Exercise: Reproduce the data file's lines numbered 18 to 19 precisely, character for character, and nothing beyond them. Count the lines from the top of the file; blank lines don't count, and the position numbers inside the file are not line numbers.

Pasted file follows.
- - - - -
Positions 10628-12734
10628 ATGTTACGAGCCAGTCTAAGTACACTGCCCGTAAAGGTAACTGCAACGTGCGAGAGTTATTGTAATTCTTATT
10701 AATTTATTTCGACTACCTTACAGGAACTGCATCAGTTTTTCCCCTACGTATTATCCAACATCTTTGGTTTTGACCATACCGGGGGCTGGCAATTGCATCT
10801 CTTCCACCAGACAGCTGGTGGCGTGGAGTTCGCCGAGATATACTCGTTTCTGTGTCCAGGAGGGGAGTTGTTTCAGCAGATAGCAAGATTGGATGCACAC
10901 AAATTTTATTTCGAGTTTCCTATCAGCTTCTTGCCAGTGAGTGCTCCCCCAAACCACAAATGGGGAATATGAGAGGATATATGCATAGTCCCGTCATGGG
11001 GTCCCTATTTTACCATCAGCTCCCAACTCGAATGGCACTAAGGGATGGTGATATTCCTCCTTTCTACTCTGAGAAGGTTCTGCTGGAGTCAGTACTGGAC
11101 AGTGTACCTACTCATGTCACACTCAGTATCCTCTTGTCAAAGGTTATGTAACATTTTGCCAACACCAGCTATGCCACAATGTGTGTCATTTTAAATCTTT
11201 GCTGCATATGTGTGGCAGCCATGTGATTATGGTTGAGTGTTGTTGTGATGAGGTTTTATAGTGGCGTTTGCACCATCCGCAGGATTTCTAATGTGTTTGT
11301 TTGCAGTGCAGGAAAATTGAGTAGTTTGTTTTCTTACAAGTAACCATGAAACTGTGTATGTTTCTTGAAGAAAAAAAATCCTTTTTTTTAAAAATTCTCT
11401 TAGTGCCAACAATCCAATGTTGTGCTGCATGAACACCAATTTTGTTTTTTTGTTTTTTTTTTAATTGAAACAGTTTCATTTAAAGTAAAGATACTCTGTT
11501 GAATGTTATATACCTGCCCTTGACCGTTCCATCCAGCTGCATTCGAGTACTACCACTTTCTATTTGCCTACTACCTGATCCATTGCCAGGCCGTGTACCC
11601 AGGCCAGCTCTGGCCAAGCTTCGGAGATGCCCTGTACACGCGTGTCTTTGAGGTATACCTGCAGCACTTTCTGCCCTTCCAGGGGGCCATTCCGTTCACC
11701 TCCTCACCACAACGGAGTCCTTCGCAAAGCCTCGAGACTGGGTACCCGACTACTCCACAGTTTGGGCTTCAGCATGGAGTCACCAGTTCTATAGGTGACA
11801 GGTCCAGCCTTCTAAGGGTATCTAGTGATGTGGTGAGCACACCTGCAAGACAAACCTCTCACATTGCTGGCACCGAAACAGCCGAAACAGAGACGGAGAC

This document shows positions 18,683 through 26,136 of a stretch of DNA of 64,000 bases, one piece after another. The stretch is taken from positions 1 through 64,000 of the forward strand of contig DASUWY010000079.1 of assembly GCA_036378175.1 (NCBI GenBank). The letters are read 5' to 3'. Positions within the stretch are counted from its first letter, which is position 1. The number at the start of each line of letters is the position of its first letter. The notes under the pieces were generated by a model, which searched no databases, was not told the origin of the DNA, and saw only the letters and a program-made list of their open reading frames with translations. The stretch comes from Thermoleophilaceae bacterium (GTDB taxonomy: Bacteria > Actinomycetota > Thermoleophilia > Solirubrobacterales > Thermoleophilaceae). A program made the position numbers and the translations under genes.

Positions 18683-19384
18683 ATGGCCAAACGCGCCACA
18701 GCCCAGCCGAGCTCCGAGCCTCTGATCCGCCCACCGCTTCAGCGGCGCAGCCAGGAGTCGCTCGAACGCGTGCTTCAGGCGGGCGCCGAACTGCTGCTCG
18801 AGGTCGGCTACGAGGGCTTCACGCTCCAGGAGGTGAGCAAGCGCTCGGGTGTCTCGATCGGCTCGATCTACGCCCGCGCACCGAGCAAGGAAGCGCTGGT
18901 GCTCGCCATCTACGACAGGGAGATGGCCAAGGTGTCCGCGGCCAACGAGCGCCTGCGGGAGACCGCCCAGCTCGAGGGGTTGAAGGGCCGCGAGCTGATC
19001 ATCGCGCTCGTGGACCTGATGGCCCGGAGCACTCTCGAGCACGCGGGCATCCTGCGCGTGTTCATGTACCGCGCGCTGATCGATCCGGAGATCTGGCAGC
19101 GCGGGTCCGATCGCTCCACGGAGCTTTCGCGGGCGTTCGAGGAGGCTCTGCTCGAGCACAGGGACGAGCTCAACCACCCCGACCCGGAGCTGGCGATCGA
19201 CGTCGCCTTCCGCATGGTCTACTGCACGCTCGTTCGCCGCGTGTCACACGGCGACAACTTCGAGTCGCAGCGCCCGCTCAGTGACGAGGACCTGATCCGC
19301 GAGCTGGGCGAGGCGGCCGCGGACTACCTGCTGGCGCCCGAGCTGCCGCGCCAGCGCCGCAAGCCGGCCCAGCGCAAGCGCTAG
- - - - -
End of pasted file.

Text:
18701 GCCCAGCCGAGCTCCGAGCCTCTGATCCGCCCACCGCTTCAGCGGCGCAGCCAGGAGTCGCTCGAACGCGTGCTTCAGGCGGGCGCCGAACTGCTGCTCG
18801 AGGTCGGCTACGAGGGCTTCACGCTCCAGGAGGTGAGCAAGCGCTCGGGTGTCTCGATCGGCTCGATCTACGCCCGCGCACCGAGCAAGGAAGCGCTGGT